In January 2013, I decided to try a new doctor. Dr. #2 heard me out, took a look at my face, and scraped a sample of my right cheek cells and disappeared for a couple of minutes. When she came back into the room, she announced “You have more demodex than anyone I’ve ever seen. Your cheek is crawling with them.”

What are demodex? They’re tiny skin mites, and most people have them. They live in the hair follicles of our skin and feed on sebum (oil). From what I can gather, researchers are still learning about demodex and what they do, but for the most part, their presence doesn’t cause any harm or irritation.

Sometimes though, when the ecology of our skin is altered (in my case by using the wrong products for my skin, not protecting it, etc.), or when our immune-response is compromised, they can breed out of control.

Dr. #2 told me to use Permethrin cream twice a day for a month to kill off the buggers. And she stressed sunscreen, sunscreen, sunscreen. When I went to fill the prescription, the pharmacist did a double take and asked me if I knew why I was using it, but the doc had prepared me for this -- Permethrin is typically used for scabies, which explained the pharmacist’s worried look.

I assured her that I didn’t have scabies, and that it was being used off-label to treat a less scary infection. Using the scabies cream, coupled with a gentler cleanser and slathering my face with sunscreen helped, and the diagnosis seemed right to me. I’d always felt like I had some infection that was causing the rash; none of the other possible diagnoses seemed right.

The correct diagnosis had been made, but the rest of the journey was just beginning, because after the demodex overgrowth was gone, I had to figure out a regimen to heal my skin and keep it overgrowth-free.

I started experimenting nonstop with various moisturizing sunscreens, since I now had strict orders to keep my face protected. I also stopped wearing much makeup at all, because it just seemed wrong to cover my skin with makeup while it was trying to heal.

I’ve always had pretty sensitive skin, a fact I had ignored when I started using cleansers and moisturizers that, while natural and organic, were full of things like lavender oil, tea tree oil, etc. When I stopped using sunscreen, my skin was open to even further damage.

Honestly, to write about all the products I have tried in the last two years would take another blog post, or two. I tried anti-redness, antioxidant, light, heavy, gentle, and gel moisturizers. I tried using cream cleansers, glycerin bars, gel cleansers and cleansers with sulfur. I tried medicated creams, gels and anti-inflammatory botanical gel. I tried cheap, expensive and everything in between. Most of the time, I could tell within one application if I was going to like it.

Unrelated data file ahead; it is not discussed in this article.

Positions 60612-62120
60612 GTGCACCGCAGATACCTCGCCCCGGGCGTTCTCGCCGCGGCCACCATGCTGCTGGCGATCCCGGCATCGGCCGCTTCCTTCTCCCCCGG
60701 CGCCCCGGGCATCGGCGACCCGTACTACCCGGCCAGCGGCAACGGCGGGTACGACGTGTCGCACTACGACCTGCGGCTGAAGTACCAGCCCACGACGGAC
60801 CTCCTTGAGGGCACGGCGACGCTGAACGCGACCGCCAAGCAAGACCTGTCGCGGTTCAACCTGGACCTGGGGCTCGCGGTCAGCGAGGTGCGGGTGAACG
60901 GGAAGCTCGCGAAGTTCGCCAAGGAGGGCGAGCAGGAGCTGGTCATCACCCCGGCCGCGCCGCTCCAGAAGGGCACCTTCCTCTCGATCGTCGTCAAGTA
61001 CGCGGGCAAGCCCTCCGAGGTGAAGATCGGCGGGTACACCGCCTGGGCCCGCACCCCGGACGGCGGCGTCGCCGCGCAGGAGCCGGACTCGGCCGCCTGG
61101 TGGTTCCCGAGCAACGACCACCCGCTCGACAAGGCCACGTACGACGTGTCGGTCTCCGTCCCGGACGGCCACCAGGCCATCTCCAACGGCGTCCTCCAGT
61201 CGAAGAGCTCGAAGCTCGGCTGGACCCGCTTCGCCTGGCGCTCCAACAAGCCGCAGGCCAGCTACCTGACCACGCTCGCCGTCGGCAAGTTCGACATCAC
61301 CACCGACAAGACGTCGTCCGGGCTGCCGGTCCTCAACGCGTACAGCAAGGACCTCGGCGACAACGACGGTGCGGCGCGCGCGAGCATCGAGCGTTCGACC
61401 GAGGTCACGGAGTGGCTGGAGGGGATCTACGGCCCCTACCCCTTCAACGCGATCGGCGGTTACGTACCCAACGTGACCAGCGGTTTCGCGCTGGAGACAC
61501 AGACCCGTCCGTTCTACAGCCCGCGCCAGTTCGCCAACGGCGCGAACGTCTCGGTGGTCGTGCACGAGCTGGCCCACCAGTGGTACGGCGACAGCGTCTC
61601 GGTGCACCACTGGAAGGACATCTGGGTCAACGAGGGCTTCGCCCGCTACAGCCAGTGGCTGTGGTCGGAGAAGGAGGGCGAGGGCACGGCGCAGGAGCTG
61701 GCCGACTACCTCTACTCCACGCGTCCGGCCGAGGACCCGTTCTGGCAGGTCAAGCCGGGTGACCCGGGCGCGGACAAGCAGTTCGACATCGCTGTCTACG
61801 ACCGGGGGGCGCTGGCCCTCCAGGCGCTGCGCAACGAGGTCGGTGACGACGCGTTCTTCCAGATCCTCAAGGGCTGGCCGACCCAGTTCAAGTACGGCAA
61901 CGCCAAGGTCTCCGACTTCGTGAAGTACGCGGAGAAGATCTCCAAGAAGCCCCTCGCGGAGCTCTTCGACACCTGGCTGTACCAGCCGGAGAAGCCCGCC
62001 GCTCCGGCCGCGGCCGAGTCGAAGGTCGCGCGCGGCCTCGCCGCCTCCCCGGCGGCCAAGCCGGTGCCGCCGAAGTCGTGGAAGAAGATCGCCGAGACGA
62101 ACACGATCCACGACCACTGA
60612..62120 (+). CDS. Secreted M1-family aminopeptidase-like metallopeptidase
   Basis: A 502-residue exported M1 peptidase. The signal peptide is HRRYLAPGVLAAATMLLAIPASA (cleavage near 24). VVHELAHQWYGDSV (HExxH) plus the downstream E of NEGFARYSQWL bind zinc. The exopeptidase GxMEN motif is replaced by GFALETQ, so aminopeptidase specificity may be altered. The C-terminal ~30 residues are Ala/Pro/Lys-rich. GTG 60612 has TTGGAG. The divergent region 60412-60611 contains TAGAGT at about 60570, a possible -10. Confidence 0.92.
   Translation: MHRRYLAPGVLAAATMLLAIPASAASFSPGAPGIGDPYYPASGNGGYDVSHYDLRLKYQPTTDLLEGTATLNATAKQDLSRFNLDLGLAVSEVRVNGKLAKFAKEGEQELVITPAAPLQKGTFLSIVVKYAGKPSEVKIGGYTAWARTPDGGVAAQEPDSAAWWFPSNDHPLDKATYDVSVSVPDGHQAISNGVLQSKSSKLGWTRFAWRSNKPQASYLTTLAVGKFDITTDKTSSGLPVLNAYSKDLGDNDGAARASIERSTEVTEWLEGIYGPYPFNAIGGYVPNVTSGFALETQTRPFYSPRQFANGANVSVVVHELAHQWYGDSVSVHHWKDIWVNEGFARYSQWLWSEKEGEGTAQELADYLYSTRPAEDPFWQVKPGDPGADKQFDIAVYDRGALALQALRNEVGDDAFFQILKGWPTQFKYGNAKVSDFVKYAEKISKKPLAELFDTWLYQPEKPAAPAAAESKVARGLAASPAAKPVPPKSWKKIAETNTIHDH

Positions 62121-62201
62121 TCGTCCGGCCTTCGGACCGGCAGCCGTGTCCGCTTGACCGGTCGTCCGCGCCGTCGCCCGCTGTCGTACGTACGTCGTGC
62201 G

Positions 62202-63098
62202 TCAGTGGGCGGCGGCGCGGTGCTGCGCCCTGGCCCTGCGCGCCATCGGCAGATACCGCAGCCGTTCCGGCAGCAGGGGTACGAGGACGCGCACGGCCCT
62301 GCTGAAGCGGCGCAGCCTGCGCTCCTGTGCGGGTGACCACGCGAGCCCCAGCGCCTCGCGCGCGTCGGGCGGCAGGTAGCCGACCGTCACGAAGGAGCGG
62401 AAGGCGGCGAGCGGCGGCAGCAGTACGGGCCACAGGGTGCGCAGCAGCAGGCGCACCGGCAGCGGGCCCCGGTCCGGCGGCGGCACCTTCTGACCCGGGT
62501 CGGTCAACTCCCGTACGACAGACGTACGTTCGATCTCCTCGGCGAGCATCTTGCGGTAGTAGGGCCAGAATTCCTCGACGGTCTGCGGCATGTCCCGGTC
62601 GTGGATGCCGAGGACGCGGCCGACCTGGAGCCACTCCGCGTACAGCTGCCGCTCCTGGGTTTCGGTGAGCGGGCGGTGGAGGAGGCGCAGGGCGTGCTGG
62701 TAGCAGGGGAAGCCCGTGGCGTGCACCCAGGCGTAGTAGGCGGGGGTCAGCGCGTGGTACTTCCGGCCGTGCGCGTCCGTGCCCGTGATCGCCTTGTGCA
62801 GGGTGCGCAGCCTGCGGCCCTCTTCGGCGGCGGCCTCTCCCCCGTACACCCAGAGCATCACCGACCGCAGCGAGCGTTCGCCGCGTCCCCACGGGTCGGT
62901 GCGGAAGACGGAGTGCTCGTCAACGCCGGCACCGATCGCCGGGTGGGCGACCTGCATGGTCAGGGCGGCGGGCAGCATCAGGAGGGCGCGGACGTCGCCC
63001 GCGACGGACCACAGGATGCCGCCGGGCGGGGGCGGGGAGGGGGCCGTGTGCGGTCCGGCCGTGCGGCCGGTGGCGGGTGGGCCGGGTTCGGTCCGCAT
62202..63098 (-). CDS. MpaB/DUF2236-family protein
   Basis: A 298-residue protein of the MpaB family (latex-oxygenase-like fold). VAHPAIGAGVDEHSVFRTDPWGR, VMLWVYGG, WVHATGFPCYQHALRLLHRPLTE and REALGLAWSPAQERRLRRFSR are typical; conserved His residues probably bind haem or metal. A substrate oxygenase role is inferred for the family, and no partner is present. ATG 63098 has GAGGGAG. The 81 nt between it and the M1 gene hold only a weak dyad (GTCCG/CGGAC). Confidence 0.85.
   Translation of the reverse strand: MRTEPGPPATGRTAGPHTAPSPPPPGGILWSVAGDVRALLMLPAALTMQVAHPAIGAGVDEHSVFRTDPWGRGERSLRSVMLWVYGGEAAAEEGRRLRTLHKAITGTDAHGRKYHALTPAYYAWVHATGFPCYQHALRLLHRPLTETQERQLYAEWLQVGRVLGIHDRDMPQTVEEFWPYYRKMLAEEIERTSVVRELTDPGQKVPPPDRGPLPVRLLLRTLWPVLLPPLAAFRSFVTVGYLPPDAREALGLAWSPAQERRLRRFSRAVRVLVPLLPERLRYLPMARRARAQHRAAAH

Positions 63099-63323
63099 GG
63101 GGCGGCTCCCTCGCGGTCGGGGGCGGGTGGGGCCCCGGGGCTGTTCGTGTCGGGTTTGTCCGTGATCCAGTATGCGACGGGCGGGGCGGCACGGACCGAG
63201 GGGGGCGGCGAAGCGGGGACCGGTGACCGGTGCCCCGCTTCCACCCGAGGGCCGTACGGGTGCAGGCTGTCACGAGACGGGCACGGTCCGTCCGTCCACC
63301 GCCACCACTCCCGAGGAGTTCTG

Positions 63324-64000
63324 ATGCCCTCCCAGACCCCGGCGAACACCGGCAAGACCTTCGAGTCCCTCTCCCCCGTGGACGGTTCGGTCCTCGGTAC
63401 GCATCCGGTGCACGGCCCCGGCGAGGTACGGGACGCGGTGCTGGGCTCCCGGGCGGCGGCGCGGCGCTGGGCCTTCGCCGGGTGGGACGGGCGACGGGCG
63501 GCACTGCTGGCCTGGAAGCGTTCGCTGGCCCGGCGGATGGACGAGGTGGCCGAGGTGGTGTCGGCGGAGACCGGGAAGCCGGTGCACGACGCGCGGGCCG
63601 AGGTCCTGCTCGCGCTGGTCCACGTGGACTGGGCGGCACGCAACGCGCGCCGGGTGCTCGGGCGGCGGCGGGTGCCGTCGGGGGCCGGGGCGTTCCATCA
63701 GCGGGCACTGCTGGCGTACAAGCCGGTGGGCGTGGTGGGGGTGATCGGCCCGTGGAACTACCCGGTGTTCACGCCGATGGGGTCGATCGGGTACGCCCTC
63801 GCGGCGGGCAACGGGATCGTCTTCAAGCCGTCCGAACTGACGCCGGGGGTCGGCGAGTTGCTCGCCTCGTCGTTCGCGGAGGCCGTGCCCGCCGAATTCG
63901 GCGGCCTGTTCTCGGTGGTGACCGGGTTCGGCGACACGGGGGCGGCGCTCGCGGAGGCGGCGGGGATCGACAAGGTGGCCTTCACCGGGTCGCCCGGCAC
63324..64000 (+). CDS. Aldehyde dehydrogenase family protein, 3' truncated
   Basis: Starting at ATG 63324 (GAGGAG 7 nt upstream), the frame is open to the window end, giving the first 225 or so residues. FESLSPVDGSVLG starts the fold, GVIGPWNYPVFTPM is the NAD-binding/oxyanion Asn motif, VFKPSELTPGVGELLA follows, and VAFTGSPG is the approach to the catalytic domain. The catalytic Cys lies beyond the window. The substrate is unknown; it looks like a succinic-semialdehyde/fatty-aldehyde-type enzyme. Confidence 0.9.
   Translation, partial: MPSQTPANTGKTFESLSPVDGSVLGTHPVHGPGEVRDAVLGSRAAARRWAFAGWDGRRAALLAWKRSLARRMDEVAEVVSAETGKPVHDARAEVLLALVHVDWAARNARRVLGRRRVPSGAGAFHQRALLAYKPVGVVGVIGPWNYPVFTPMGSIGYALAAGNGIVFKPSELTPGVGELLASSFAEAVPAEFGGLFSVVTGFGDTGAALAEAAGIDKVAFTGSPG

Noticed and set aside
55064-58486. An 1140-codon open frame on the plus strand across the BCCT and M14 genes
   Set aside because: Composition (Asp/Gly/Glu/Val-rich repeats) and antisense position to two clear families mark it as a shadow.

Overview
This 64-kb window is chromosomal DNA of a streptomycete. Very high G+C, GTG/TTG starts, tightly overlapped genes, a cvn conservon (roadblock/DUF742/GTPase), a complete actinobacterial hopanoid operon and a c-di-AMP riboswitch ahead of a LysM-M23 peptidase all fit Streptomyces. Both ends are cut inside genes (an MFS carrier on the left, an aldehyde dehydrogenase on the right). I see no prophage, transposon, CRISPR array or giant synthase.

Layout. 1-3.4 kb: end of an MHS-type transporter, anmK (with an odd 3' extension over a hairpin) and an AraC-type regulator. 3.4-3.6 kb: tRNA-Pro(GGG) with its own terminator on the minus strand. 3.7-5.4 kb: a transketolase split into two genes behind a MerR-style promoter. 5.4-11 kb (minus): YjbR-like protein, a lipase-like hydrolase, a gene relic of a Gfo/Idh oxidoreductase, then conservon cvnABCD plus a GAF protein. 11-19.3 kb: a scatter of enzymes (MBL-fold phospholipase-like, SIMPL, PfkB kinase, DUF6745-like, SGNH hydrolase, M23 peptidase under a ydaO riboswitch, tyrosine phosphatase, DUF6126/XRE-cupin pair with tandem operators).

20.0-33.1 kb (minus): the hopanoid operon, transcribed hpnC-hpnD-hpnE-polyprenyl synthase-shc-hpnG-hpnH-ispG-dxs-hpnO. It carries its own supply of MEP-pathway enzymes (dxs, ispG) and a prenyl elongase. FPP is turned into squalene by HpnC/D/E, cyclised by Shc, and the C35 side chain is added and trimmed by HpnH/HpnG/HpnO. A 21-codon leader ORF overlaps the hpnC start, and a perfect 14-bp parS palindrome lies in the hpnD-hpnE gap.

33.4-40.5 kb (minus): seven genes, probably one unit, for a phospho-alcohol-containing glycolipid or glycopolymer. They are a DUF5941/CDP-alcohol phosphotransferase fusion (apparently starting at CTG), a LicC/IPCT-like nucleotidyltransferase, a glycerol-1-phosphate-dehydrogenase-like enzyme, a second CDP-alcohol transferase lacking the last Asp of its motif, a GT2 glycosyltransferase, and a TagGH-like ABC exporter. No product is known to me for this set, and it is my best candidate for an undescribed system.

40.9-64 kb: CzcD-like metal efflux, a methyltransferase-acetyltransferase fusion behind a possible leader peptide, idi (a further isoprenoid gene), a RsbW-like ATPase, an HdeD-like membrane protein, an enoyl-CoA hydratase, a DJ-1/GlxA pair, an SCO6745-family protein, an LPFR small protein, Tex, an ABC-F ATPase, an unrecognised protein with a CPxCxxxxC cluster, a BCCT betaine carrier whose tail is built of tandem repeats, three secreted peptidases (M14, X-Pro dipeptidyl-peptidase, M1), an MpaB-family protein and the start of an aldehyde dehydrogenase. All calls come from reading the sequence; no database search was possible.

My skin had become so sensitive that many anti-redness, anti-aging, antioxidant, and even some lotions labeled as gentle would cause it to physically hurt or burn. Dr. #2 had stressed physical sunscreen blockers instead of chemical ones, and definitely no oxybenzone, but I had a hard time finding physical blockers that wouldn’t leave a white residue. And since my skin was so dry, that white residue would settle into the cracks and be even more noticeable.

Over time though, my skin has healed, and returned to a balance. The last time I visited Dr. #2 was in spring of 2014, over a year after our first meeting. I went in to get a mole removed, but when she saw me she said she was amazed at how much my skin had healed. People no longer ask me if I got sunburned on one cheek.

My skin is still sensitive with a tendency toward redness, which is more noticeable now that I am always covered in sunscreen and rarely tan, but I can handle that with tinted moisturizer. I’ve learned as I’ve gotten older that a mostly healthy diet coupled with lots of exercise, sleep and limiting caffeine, sugar and alcohol has a profound improvement on my skin.

At this point, I am actually using skin care products that many would deem “natural” -- cleanser and moisturizer from The Body Shop and tinted sunscreen from Bare Minerals. But through lots of trial and error I found the ones that have the fewest ingredients possible, pretty much no essential oils, and are super creamy and soothing.

There’s still a little red streak on my right cheek, and though I could get laser treatments on it, for now I’m content to just cover it up. Mostly, all is calm, and the demodex are living their lives wherever they are without upsetting my face.